Detox diets and detox 'cleansing' kits are big sellers. They promise lots of things - to purify the body, remove 'wastes' and eliminate 'toxins' (which are never really defined) and rejuvenate the liver. They say they can improve a sluggish digestion, revitalise the skin and boost your energy. Detox has become so accepted in our time-poor, instant world that many people embark on one whenever they've overdone the excesses of life and feel the need to refresh and revitalise. After Christmas is a classic time.
Many companies have capitalised on the detox craze – there's juicers, books and detox recipes. But sales of the detox kits in pharmacies and online stores are huge.
All are similar in concept and are designed to support you when on a detox diet. Inside you'll generally find 3 or 4 separate packs of powders, tablets or liquid (like the 4321 Slim Detox drink base shown above), each meant to address a different organ of the body. For instance, they are meant to look after the:
Herbals offers things like ginger, fennel, Globe artichoke, Cats claw, peppermint, clove, Black walnut as well as bioflavonoids and minerals such as potassium or magnesium. These are meant to prepare the digestive tract for work, stimulate appetite and increase the flow of gastric juices. Traditional naturopathic remedies but will they help you shed weight? I doubt it!
Traditional liver tonic herbs like milk thistle, dandelion, barberry, schizandra, choline or taurine feature in the liver section of most kits. They are supposed to 'detoxify' the liver and get it functioning properly again. Some claim to help liver cells to regenerate. But who knows really?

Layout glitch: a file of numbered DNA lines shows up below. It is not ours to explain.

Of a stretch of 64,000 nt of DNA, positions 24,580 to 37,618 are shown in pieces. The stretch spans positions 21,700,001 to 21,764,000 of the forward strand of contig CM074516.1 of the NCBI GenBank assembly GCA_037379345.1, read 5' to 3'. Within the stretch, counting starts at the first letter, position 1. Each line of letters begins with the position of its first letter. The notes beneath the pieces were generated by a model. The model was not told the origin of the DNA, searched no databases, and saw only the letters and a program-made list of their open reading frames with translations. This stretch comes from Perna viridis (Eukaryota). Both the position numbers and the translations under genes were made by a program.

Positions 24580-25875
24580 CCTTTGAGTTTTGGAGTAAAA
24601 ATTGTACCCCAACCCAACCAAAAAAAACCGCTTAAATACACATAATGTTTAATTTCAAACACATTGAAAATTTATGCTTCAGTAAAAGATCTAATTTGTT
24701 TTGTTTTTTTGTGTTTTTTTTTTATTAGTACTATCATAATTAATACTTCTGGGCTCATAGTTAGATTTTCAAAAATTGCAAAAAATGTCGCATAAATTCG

Your colon (bowel) is given a good cleanout with mild laxatives such as senna, casacara or rhubarb. Some kits offer Artemisia absinthium (wormwood), a herb known to destroy gut parasites, and Hydrastis Canadensis (goldenseal) and Inula helenium (elecampane), two well-known digestive stimulants and bitter stomach herbs. See Acticleanse brochure at right.
There are soluble fibres like psyllium, slippery elm, oat bran, guar and pectin. They sound like you'd lose weight on your detox plan thanks to their laxative effect but in reality the actual quantity of fibre present is quite low – often less than 1 gram per dose. Considering you get 5 to 6g of fibre from a tablespoon of wheat bran or around 3 g from a spoonful of psyllium powder (as Metamucil), you can see you're not getting a great deal of fibre from the detox tablets. Hardly worth the price.
'Gut-friendly' bacteria - acidophilus or Bifido – are included in some kits to maintain healthy levels of bacteria in the intestines, which can promote proper digestion and bowel health. The bacteria are usually accompanied by a prebiotic with fancy-sounding names like inulin or high-amylose starch which acts as its food supply. See Blackmores Detox Kit below as an example.
Not without you following a diet for more than a few days! However I was surprised to discover they have two unintended benefits and one serious limitation :